"Informative Outline of Housing Crisis - PDF"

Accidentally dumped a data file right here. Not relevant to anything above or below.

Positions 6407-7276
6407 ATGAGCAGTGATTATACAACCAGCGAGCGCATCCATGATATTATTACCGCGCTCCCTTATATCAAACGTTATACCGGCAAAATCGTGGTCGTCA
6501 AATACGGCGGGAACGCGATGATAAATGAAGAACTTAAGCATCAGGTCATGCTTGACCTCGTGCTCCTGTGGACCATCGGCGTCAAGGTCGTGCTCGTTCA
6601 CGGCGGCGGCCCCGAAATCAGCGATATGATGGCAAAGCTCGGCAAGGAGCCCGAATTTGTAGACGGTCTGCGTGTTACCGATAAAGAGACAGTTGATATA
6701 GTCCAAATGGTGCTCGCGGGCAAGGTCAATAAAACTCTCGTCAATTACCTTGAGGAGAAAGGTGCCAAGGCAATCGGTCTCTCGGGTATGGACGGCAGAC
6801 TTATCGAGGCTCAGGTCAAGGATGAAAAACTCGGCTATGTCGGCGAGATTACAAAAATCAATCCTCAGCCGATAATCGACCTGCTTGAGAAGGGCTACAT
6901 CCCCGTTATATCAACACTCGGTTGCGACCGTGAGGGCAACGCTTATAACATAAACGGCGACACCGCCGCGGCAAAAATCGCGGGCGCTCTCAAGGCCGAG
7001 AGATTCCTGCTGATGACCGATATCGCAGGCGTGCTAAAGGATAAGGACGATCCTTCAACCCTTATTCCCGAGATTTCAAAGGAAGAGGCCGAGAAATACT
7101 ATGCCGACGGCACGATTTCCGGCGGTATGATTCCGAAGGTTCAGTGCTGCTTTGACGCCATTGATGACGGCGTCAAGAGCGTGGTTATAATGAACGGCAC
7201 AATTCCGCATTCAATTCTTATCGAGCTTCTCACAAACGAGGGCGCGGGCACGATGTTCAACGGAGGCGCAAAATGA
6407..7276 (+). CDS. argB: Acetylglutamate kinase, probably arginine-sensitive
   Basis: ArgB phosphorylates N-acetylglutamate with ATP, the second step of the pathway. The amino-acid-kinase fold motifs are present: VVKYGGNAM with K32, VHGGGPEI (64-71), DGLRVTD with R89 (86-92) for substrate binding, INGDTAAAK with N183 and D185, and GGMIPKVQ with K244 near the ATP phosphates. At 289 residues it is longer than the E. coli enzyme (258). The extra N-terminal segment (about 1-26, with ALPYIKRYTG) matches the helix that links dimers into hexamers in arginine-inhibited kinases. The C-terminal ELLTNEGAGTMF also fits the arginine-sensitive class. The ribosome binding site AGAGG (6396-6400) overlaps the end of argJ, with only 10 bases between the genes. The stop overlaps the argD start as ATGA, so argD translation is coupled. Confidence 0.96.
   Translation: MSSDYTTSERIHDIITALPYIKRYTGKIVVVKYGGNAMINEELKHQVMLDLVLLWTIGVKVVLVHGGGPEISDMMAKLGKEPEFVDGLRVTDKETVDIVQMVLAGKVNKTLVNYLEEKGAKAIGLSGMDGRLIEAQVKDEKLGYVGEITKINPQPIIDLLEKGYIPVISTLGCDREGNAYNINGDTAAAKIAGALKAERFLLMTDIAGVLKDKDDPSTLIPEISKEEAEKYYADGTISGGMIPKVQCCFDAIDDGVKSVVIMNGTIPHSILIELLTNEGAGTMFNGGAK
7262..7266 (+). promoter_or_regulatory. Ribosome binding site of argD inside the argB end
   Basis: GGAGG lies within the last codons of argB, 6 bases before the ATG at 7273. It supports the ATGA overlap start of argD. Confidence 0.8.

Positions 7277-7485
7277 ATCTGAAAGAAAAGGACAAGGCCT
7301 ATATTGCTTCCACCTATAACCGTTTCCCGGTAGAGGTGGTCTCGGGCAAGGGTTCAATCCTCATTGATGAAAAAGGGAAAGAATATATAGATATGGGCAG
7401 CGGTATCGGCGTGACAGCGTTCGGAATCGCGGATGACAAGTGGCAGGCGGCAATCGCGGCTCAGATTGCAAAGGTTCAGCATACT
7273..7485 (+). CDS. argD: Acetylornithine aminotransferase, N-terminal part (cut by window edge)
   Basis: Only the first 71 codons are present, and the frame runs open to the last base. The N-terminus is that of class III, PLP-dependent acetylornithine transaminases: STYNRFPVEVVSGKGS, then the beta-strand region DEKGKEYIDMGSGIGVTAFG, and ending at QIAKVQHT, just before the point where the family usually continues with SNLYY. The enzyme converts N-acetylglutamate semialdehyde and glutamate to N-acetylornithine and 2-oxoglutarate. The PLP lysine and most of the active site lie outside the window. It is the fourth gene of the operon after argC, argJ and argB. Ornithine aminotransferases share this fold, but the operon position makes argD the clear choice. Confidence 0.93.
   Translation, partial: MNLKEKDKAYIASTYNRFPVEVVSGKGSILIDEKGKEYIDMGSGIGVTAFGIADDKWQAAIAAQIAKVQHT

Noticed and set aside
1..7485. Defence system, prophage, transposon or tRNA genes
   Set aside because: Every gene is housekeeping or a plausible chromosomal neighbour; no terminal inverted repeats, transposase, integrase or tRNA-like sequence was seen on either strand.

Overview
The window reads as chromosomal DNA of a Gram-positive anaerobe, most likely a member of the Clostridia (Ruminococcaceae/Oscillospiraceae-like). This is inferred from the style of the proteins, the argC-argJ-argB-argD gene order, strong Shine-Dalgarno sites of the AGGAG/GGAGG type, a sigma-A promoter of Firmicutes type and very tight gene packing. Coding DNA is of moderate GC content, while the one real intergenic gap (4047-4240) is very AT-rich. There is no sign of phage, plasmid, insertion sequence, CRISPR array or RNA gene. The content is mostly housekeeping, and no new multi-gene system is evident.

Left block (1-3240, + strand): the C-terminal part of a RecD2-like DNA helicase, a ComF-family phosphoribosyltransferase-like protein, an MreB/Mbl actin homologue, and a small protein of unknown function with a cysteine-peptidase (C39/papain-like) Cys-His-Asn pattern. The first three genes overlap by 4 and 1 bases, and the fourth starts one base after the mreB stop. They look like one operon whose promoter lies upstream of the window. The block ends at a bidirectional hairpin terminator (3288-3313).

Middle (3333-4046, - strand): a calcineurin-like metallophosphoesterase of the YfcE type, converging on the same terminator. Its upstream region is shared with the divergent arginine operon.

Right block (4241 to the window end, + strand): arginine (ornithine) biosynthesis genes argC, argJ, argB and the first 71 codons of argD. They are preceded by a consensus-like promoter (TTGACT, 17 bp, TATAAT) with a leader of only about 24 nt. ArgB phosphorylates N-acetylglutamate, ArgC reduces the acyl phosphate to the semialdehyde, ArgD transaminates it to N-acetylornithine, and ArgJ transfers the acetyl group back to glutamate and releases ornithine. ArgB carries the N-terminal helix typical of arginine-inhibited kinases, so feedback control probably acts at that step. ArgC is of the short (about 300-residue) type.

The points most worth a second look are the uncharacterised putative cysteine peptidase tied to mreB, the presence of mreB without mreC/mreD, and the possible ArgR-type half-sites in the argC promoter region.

METREX Expert Group Affordable Housing Preliminary working arrangements and background material METREX 125 West Regent Street GLASGOW G2 2SA Scotland UK T. +44 (0) 1292 317074 F. +44 (0) 1292 317074 firstname.lastname@example.org http://www.eurometrex.org 1 METREX Expert Group Affordable Housing Proposed approach Having regard to the initial ideas in the Wroclaw MC Minutes, follow up e-mails from the Secretary General, Expressions of Interest and further exchanges between potential Expert Group colleagues (see below), the following initial approach is proposed. 1 Position Statements (see revised Appendix 1) by Friday 18 December (Glasgow to follow in January) 2 Provisional Scoping Meeting in Glasgow on Friday 29 January 2010. GCVSPDA provides a meeting room for METREX. 3 Alternatively, a video conferencing session on Friday 29 January 2010 Introduction Extract from the Minutes of the METREX Wroclaw MC meting on Saturday 19 September 2009 5G Possible Expert Group on Affordable Housing In countries with a high proportion of home ownership, where the current financial crisis is resulting in a reduction in dwelling completions, there is a growing shortage of affordable housing. Indeed, rising home ownership coupled with public sector "right to buy" policies have created affordable housing shortages even in countries with a high proportion of public or private rented stock. There are also varying approaches to housing need across Europe. The issue is of particular concern to the Glasgow and the Clyde Valley Strategic Planning and Development Authority (GCVSPDA), which has commissioned a special study into the issue. Appendix 2 gives further information on the GCVSPDA study and Expresions of Interest are now invited from METREX Members in participating in an Expert Group on the issue of Affordable Housing. Such interest should be confirmed to the Secretary General, by e-mail, before the end of October 2009 Expressions of Interest Expressions of Interest have been received from Glasgow, Frankfurt, Stockholm, SCM (Bournemouth), Emilia-Romagna and Ile-de France (IAU-Idf). Some of these are subject to clarification of the prospective work of the Group and the approach to be taken to the issue. The Secretary General has made the following suggestion with regard to the approach. 1 All interested colleagues provide a short 5 page Position Statement on the issue of Affordable Housing in their metropolitan area. It could concentrate on the key issues and the approach being taken to these. Perhaps completed and circulated before the end of the year? 2 Scoping meeting in Glasgow in the New Year some time. Initial findings and conclusions and consideration of common issues/approaches. Outline of a Practice Benchmark? 3 Practice Benchmark meeting to consider and approve a first draft (10-15 pages?). Presentation to the Vilnius/Riga Meeting in May? 2 Might Glasgow be able to take the lead with this? The idea would be to make the work not too much of a burden but productive and informative for METREX. Once a Benchmark is in circulation it might attract further interest from colleagues in the Network. Interested colleagues have expressed support for this approach and the Secretary General has made a further suggestion about the form and content of Position Statements in Appendix 1. Observations by potential Expert Group colleagues Glasgow – Grahame Buchan Our Consultants, a Group called ‘Tribal Consulting*’ led by Professor Peter Wood (highly rated in the UK and by me personally) are working on the issue now but it is designed around addressing our situation. That work will not be complete until early December and therefore at this time, I do not know what will emerge – how generic (or abstracted, to use your language) and therefore relevant the results may be to other metropolitan areas, or how fine-tuned to the Scottish context they will be. So it is just a little early as yet to offer anything or to offer leadership on this issue. If we feel the results have wider application, I’ll be happy to suggest a programme of work for an Expert Group, but at present, I have little with which to work or to offer real constructive comment. However, I do believe that the work we have commissioned is innovative in its strategic orientation, contrasting with the kind of more detailed individual policy ideas developed for local circumstances. But we will see when the Consultants produce their report. * www.tribalgroup.co.uk Ile-de-Farnce IAU-Idf – Christine Corbille We had prepared a short text to explain our interest to participate in the Affordable housing expert group. We have received this morning, from Genevieve Danchin, the outline of AH position statements. We will answer later. Affordable housing is a real issue in France, especially in Ile-de-France Region where housing costs are particularly high, even if the income level is higher than the national average. At the present time, households spend 25 % of their income for housing (charges included). Moreover, its housing cost has increased faster than household earnings. Access to housing has become more and more difficult for low-income households, but also now for middle class people. There are 3 housing tenures in Ile-de-France - 48% owner-occupied, 25% social rental housing and 23% private rental housing. But, on a long period, we can see the pauperization of social tenants (whose earnings are deviating from the average households income) and of a part of private tenants who live in bad conditions. And more and more households are asking for a social rented dwelling, coming from the social housing sector (to have one room more or to change housing environment for instance) or from the private rented sector (to reduce their housing cost or improve their housing conditions). Public policies are reducing gradually the offer of a degraded private housing stock, without reconstituting an equal low cost housing offer. On the other hand, low middle class households are now staying in the social housing, that they cannot any more get access to property. In all the rental sector, the mobility of households has then decreased. In this context, the growing shortage of affordable housing is a central issue in the regional housing system. In IAU Ile-de-France, we are gathering a lot of statistical data that allowed us to make some focus on that subject. With the National Housing Survey (each 4 years) or the General 3 Population Census (now each 5 years) we have rich data on household and housing stock, family size and composition, household social category and income, housing quality or household mobility from a housing sector to an other in the Ile-de-France Region In addition to that, with other specific sources, we also have available data on private housing market prices or credit terms made for the households buying their own dwelling. 3 Stockholm - Hans Hede A good idea may be to provide only essential information at the beginning. It is important to get a good overview to start with. Better with 5 pages than 10. Once the group starts discussing I am sure some issues prove to be more interesting than others and additional information can easily be collected from the group’s members. Once the issue of chairing the group has been resolved it would be good to have a deadline for the first input assuming that there will be some sort of start meeting early next year. 4 Frankfurt - Reinhard Henke We could address the issue from various perspectives here, and which one to chose depends on the outcome the promoter of this expert group is aiming at. And this is not yet clear enough for me because the information provided is very much focused on the GCVSPDA project, and I'd like to see some thoughts more abstracted from the Glasgow region case. After all, we might decide not to take part at all. Can I suggest the Glasgow colleagues send a brief response to this? Note – Appendix 1 was produced in response to these observations. 5 SCM – Bournemouth – Phil Robinson I would support this approach and would be prepared to produce a paper on the nature of the problem in the wider area of the County of Dorset rather than just Bournemouth to give it a METREX scale. We are also working across authority boundaries to provide a solution to the problem and I can report on that work as well. 6 Emilia-Romagna – Claudio Tolomelli, Silvia Grassi and Delia Cunto I agree with Hans proposal and with Roger outline. I suggest only to add one more point regarding some information about the existence of best practices and experiences at metropolitan level, particularly in the field of public/private partnership in the affordable housing policies. Emilia-Romagna Region is very interested in knowing what the other partner are doing and, overall, if there are some relevant and interesting experiences. I added Silvia Grassi and Delia Cunto in the address list, who are strictly involved in the activity of this expert group. 4 Appendix 1 __________________________________________________________________________ Outline of Affordable Housing Position Statements (broad indicators). 5 pages __________________________________________________________________________ 1 Socio-economic considerations Demograhic change Migration change Household change Disposable income levels Expenditure patterns (% on housing) 2 Housing stock considerations Housing types (size and form) Housing tenures (ownership, private rental, public rental) Housing location issues (housing choice across the metropolitan area (type and tenure) Housing fit issues (households to stock, tenure choice and locations) 3 Housing markets Housing market areas Forecast balances of metropolitan housing supply and demand in market areas Supply issues Tenure issues 4 Affordable housing Housing demand by tenure and housing market area Private housing demand and supply Private rental housing demand and supply Public rental demand and supply 5 Balancing housing demand and supply and affordability Issues arising in relation to affordable housing Measures being taken to improve access to affordable housing (supply and/or subsidy) 6 Summary of overall metropolitan position in relation to Affordable Housing Key issues for the future Measures envisaged to improve housing affordability in the future Information about the existence of best practices and experiences at metropolitan level, particularly in the field of public/private partnership in affordable housing policie 5 Appendix 2 (Wroclaw MC Minutes) METREX Expert Group on Affordable Housing Introduction A key issue for social inclusion within European metropolitan areas is affordable housing. Affordability can mean the ability to buy housing or to rent it, or, in some cases part renting/part purchase with a view to eventual purchase (so called staircasing). The Glasgow and the Clyde Valley Strategic Development Planning Authority (GCVSPDA) has recently commissioned a consultancy study into this issue. Other METREX Members may well have already carried out such studies. At the Paris meeting of the Managing Committee it was considered worthwhile to explore the possibility of setting up a METREX Expert Group to exchange knowledge and information on affordable housing and to compare alternative approaches to the assessment of need and affordable housing provsion. The GCVSPDA has kindly made available the Tender document that was used to specify the form and content of their Affordable Housing study, as a basis for discussion. The intention is to consider this, informally, at the Wroclaw Managing Committee meeting on Saturday 19 September 2009, and to then seek Expressions of Interest in forming an Expert Group on the subject. Issues arising from the GCVSPDA Tender document The Tender document identifies the following issues for consideration in the exploration of Affordable Housing need. How many new and migrant households could/could not afford to meet their housing needs in the open market, by housing sub market area, now and in the future? Of those households who could not afford open market housing, how many could afford to meet their housing needs through the use of ‘intermediate’ housing products (e.g. shared equity), by housing sub market area and Local Authority sub area, now and in the future? It is anticipated that the GCVSPDA approach will include use of, • open market house price data • private rental price data • household earnings/income data as inputs into an Affordability Analysis, and to prepare medium and long term projections of prices, rents and incomes to 2016, 2020, 2025, by housing sub market area 6 GCVSPDA area Glasgow and the Clyde Valley and its 8 Local Authorities Population 2006 - 1.75 million Households 2011 – 830k Employment 2011 – 880k 7 GVSPDA area Glasgow and the Clyde Valley First Tier (Conurbation) and Second Tier (Central and Eastern Conurbation) Housing Market Areas and Sub Market Areas (11+2) See the GCVSPDA Structure Plan 2006 at www.gcvcore.gov.uk 8 GCVSPJC Housing Affordability study - Tender specification (edited for METREX use) Aim The overall aim of the research is to provide an Affordability Analysis relating to housing in the Glasgow and the Clyde Valley Strategic Development Planning Area (GCVSDPA). This is an important component of the Glasgow and the Clyde Valley HNDA (Housing Needs/Demand Assessment) methodology, in that it should provide the split of projected households by tenure. Scope of the Research and Methodology Consultants should clearly define their intended methodology for the research. They should confirm the, • principal data sources they intend to use • quality control procedures that will be used to verify the accuracy of data and information gathered in relation to the research • level of assistance required from each Local Authority or the HNDA Project Steering Group This methodology statement will be further developed as Stage 1 of the study. The required geography to be used consists principally of the 13 Housing Sub Market Areas in the Glasgow and the Clyde Valley area. The analysis will then be required to be disaggregated down to Local Authority sub area level, to establish/quantify housing need and to assist local authorities to develop their Local Housing Strategies (LHS) and Strategic Housing Investment Plans (SHIP). Affordability Analysis There are two key research questions. How many new and migrant households could/could not afford to meet their housing needs in the open market, by housing sub market area, now and in the future? Of those households who could not afford open market housing, how many could afford to meet their housing needs through the use of ‘intermediate’ housing products (e.g. shared equity), by housing sub market area and Local Authority sub area, now and in the future? It is anticipated that the approach adopted will include use of, • open market house price data • private rental price data • household earnings/income data as inputs into an Affordability Analysis, and to prepare medium and long term projections of prices, rents and incomes to 2016, 2020, 2025, by housing sub market area. The difficulties in making such projections are recognised. The consultant will be expected to justify the evidence used to inform their views as robust and credible. Consultants should indicate how they will access private rented sector and household earnings/income data. The approach adopted will also include testing a range of affordability thresholds, using, • Various price thresholds for accessibility to the market, for example, lower quartile (25%), lower decile (10%) 9 • Various income/housing cost ratios, for example, 3.5 times gross household income for single earner households and 2.9 times for double income households, or up to 25% of gross household income for private rental. Consultants will be asked to offer advice and guidance on what range of additional multipliers/thresholds should be used for testing above/below these indicative guidelines. This additional testing would be appropriate both to understand the implications of various alternative scenarios, and to test the sensitivity of assumptions. An important issue in terms of the ‘affordability’ of property and access to a mortgage deposit, relates to capital/inherited equity/financial assistance offered by relatives. Consultants will be expected to offer advice and guidance on how best to deal with this matter in the Affordability Analysis, and its potential impact on affordability thresholds. Consultants will be asked to offer methodological advice relating to ‘intermediate’ housing products, and to apply appropriate analysis in that regard. For the purposes of the HNDA, ‘intermediate housing products’ have been defined as including all housing developed with public subsidy, excluding social rented housing. This definition primarily includes low cost housing for sale built on subsidised land or with other subsidy, together with shared equity housing. Each Local Authority will provide as much information on housing of this type as it has available for its area. In addition to the affordability analysis for the 13 housing sub market areas, the consultants are also expected to do an affordability analysis at the Eastern and Central Conurbation level, in order to check the effect of (dis)aggregation on affordability. The results of the affordability analysis at 13 housing sub market areas are to be disaggregated to Local Authority sub area level for the quantification of housing need and to assist local authorities in developing the LHS and SHIP. This is likely to be done on a household pro-rata basis but consultants will be asked to submit their views on this. Assessment of appropriate price and income thresholds (and, therefore, affordability) amongst the group of households assessed to be in Backlog Need. The Backlog Need assessment is being carried out as a separate exercise by local authorities, and this review is intended to ensure consistency. Project Management The HNDA Project Steering Group, comprising representative officers from participating Local Authorities within GCVSDPA, will work closely with the appointed consultants and will act as the Steering Group to oversee the progress and delivery of the commission. The HNDA Project Manager appointed by Glasgow and the Clyde Valley Strategic Development Planning Authority (GCVSDPA) will act as the main day-to-day client contact. There will be two stages to this exercise and a report is required for each of them. The Stage 1 report will cover the methodology and data sources to be used. The Stage 2 report will give a commentary on the housing market and the results of the Affordability Analysis. The HNDA Steering Group will meet the appointed consultant at the following key stages of the project. • An inception meeting to discuss any outstanding points between the study Brief and the consultant’s tender submission, finalise the study timetable and agree arrangements for Stage 1 of the study • A meeting to discuss the draft Stage 1 report • Regular progress meetings, to discuss the findings of the affordability analysis and, when available, the draft Stage 2 report • Final meeting to confirm completion of study and to agree a date for delivering the final Report 10 Outputs The following outputs from the study will be required. A report for Stage 1, which covers the methodology and data sources to be used for this project. This report (electronic and ten paper copies required) is to be distributed to GCVSDPA and its partner authorities. A report for Stage 2, which covers a, • commentary on the housing market in the Glasgow and the Clyde Valley area, and an assessment of likely changes in the future (possible scenarios) • split of projected new and migrant households by affordability, based on income data, house prices and rental levels, for each of the 13 Housing Sub Market Areas in the Glasgow and the Clyde Valley area, and the • disaggregation of households able/unable to purchase, to Local Authority sub area level This report is to be distributed to GCVSDPA and its partner authorities. An Executive Summary of the research for wider dissemination purposes. A worksheet with details of the calculations (and relevant assumptions) for the affordability ratios provided. This is required to explain and substantiate the methodology within the HNDA. In addition, it will provide the HNDA Steering Group with the flexibility to have available, or to readily calculate, the ratios for years other than the ones currently specified (2016, 2020 and 2025). It will also provide the HNDA Steering Group with flexibility where it decides to revise, or update, the population and household projections. The Consultant will be expected to attend progress meetings and to participate in a programme of up to three meetings or seminars to report the findings of the research. Timescale The study timescale is envisaged to be of the order of three months, commencing towards the end of August 2009 and finishing no later than the week ending 18th December 2009. GCVSDPA and its partner authorities will provide as much data as they can to minimise delays in data collection. Consultants will be expected to provide a robust timetable with key milestones for completing the work. This should take the form of a project plan and should set out the following, • Dates for a project inception meeting • Progress reporting dates • Date of submission of final Report RR/Glasgow/9/11/2009 11